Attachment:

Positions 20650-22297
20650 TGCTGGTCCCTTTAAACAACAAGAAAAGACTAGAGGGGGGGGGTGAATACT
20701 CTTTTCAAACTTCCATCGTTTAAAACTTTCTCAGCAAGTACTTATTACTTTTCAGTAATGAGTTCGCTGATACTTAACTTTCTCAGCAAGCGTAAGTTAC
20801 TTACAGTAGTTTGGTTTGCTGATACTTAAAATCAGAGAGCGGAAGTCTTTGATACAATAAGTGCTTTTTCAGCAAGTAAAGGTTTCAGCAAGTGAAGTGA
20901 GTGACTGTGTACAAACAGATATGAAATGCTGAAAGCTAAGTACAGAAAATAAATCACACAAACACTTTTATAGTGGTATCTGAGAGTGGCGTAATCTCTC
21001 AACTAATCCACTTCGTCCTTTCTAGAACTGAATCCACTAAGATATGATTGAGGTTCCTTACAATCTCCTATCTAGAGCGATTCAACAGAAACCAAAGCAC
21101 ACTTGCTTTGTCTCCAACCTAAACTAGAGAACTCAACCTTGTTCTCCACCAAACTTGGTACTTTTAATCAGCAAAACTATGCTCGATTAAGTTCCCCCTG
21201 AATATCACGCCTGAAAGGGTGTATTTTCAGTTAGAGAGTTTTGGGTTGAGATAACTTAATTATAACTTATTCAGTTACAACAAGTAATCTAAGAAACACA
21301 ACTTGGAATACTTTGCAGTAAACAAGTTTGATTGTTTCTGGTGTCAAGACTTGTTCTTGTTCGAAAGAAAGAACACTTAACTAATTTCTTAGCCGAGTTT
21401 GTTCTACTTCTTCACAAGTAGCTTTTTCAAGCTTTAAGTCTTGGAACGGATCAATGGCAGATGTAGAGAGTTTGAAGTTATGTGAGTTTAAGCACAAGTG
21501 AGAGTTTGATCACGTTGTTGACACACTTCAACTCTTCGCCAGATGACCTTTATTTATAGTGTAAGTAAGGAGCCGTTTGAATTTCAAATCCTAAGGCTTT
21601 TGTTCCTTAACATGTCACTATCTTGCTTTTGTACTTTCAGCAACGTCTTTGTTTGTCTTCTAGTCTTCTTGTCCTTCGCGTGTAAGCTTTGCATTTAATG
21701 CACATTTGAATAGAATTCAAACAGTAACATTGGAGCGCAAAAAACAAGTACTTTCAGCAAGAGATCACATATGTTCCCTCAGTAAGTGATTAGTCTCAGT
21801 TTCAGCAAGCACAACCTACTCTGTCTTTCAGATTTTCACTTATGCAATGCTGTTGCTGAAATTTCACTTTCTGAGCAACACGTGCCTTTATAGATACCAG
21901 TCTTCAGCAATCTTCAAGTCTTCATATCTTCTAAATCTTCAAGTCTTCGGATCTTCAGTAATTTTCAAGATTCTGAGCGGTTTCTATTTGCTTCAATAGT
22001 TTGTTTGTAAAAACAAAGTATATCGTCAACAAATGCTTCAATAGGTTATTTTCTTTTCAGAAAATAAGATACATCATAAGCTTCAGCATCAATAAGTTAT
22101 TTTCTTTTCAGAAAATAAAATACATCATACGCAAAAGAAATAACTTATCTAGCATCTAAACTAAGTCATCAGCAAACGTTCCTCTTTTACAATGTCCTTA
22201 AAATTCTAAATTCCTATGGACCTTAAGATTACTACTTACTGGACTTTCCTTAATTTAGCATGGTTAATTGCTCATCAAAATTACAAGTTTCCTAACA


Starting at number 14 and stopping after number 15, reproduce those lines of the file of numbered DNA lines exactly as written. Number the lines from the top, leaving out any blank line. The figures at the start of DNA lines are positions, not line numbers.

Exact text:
21801 TTCAGCAAGCACAACCTACTCTGTCTTTCAGATTTTCACTTATGCAATGCTGTTGCTGAAATTTCACTTTCTGAGCAACACGTGCCTTTATAGATACCAG
21901 TCTTCAGCAATCTTCAAGTCTTCATATCTTCTAAATCTTCAAGTCTTCGGATCTTCAGTAATTTTCAAGATTCTGAGCGGTTTCTATTTGCTTCAATAGT